tl;dr Libgweather, the small GNOME library that queries weather services, is getting a major version bump to allow applications using it to be ported to GTK4.
In the beginning, there was a weather applet in the GNOME panel. It had a bunch of code that poked at a couple of websites to get the weather information for a given airport or weather observation stations, and shipped with a list of locations and their nearest METAR code.
In 2007, the relevant code was moved to its own separate repository, so that other applications and system settings could reuse the same code as the panel applet: the libgweather library was born. Aside from the basic weather information and location objects, libgweather also had a couple of widgets: one for selecting a location (with autocompletion), and one for selecting a timezone using a location.
Since libgweather was still very much an ad hoc library for a handful of applications, there was no explicit API and ABI stability guarantee made by its maintainers; in fact, in order to use it, you had to “opt in” with a specific C pre-processor symbol.
Time passed, and a few more applications appeared during the initial GNOME 3 cycles—like Weather, followed by Clocks a month later. Most of the consumers of libgweather were actually going through a language binding, which meant they were not really “opting into” the API through the explicit pre-processor symbol; it also meant that changes in the API and ABI could end up being found only after a libgweather release, instead of during a development cycle. Of course, back then, we only had a single CI/CD pipeline for the whole project, with far too little granularity and far too wide scope. Still, the GWeather consumers were few and far between, and the API was not stabilised.
Fast forward to now.
The core GNOME applications using GWeather are in the process of being ported to GTK4, but GWeather still ships with two GTK3 widgets. Since you cannot have GTK3 and GTK4 types in the same process, this requires either porting GWeather to GTK4 or dropping the widgets. As it turns out, the widgets are not really shared across applications using libgweather, and all of them have also been redesigned or are using the libadwaita/GTK4 port as a chance to refresh their overall appearences. This makes our life a little bit easier, as we can drop the widgets without really losing any actual functionality that people do care about.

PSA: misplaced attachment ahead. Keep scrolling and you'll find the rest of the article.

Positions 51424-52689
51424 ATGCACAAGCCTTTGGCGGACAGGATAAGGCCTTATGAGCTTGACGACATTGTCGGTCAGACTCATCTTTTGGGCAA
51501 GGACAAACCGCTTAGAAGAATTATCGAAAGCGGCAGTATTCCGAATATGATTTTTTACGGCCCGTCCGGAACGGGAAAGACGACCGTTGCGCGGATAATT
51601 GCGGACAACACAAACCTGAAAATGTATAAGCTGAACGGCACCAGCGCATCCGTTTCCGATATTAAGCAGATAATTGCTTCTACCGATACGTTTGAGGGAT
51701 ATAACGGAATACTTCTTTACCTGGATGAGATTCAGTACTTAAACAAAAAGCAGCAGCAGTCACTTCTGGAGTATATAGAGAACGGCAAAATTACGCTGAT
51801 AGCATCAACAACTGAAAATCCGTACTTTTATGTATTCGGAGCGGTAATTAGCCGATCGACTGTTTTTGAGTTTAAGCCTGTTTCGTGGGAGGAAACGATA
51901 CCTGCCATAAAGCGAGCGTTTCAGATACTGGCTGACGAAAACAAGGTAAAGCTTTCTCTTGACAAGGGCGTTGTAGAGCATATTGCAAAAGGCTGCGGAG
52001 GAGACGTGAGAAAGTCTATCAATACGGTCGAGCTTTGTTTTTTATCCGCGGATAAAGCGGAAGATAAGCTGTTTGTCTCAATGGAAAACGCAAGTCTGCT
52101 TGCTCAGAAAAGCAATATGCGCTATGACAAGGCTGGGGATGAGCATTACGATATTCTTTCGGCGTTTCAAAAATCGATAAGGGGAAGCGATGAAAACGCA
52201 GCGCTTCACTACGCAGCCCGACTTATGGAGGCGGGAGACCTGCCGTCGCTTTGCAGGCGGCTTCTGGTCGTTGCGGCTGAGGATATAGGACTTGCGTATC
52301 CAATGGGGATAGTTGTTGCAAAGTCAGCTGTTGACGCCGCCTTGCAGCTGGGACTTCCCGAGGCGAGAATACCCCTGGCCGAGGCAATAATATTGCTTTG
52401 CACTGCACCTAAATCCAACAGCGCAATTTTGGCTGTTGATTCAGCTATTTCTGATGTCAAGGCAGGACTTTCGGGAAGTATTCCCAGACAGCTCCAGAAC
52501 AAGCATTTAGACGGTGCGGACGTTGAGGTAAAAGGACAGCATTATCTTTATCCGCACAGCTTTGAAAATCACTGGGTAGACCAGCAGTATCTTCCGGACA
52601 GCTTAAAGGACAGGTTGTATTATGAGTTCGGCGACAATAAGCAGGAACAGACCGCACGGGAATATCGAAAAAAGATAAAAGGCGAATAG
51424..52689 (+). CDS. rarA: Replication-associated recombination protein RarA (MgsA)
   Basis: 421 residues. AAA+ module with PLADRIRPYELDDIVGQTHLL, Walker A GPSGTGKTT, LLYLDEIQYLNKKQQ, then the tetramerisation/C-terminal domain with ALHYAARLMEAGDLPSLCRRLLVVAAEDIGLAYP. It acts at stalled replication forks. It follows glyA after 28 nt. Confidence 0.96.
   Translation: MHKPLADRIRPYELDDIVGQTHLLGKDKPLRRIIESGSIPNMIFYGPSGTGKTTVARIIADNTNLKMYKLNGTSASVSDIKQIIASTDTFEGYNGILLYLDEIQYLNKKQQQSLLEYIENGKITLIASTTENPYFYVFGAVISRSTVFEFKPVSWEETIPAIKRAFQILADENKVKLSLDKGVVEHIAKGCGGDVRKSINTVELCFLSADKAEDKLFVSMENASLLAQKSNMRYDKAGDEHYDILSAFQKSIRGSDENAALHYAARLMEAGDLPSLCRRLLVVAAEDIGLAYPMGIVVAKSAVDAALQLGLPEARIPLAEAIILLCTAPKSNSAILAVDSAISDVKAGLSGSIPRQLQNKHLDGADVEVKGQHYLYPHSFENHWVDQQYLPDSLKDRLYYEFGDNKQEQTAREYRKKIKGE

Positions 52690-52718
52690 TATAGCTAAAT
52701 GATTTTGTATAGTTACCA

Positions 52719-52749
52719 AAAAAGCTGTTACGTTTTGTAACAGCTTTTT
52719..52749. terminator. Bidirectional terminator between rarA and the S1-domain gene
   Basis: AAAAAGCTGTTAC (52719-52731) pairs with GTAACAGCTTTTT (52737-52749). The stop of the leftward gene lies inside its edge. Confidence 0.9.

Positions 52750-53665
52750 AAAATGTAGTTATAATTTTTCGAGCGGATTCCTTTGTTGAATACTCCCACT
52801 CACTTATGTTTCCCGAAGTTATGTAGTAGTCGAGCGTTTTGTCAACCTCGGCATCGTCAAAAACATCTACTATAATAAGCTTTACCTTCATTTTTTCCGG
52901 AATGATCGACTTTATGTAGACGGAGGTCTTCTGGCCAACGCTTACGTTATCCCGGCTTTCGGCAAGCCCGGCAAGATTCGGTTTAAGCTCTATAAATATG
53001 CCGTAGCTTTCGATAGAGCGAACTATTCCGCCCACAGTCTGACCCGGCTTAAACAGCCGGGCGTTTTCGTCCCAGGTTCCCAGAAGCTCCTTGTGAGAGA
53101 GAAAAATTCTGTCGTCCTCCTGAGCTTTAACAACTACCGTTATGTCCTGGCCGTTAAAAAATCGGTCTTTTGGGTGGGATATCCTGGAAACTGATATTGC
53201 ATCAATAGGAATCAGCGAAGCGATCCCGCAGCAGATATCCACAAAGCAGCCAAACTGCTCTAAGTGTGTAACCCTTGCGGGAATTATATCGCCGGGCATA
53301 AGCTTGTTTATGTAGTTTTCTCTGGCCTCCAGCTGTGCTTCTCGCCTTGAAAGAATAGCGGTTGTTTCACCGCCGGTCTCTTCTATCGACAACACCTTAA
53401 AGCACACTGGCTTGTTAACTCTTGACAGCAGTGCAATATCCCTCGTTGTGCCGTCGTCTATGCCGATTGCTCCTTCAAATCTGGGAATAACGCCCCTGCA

For GNOME 42, the plan for libgweather is:
- bump up the API version to 4.0, and ensure parallel installability with the older libgweather-3; this requires renaming things like the pkg-config file and the settings schema, alongside the shared library
- drop the GTK widgets, and some old API that hasn’t been working in years, like getting the radar image animation
- stabilise the API, and turn libgweather into a proper library, with the usual API and ABI stability guarantees (deprecations and new symbols added only during development cycles, no changes/removals until the following major API bump)
- make it easier to use libgweather objects with
- document the API properly
- clean up the internals from various years of inconsistent coding style and practices
I’m also going through the issues imported from Bugzilla and closing the ones that have long since been fixed.
In the meantime, the old libgweather-3 API is going to be frozen, for the tools that still use it and won’t be ported to GTK4 any time soon.
For more information, you can read:
If you’re using libgweather, I strongly recommend you to use the 40.0 release or build from the libgweather-3 branch until you are planning to port to GTK4.
If you’re distributing libgweather, I recommend you package the new
libgweather under a new name, given that it’s parallel installable with the
old one; my recommendation is to use
the name of the package.
gnome development gweather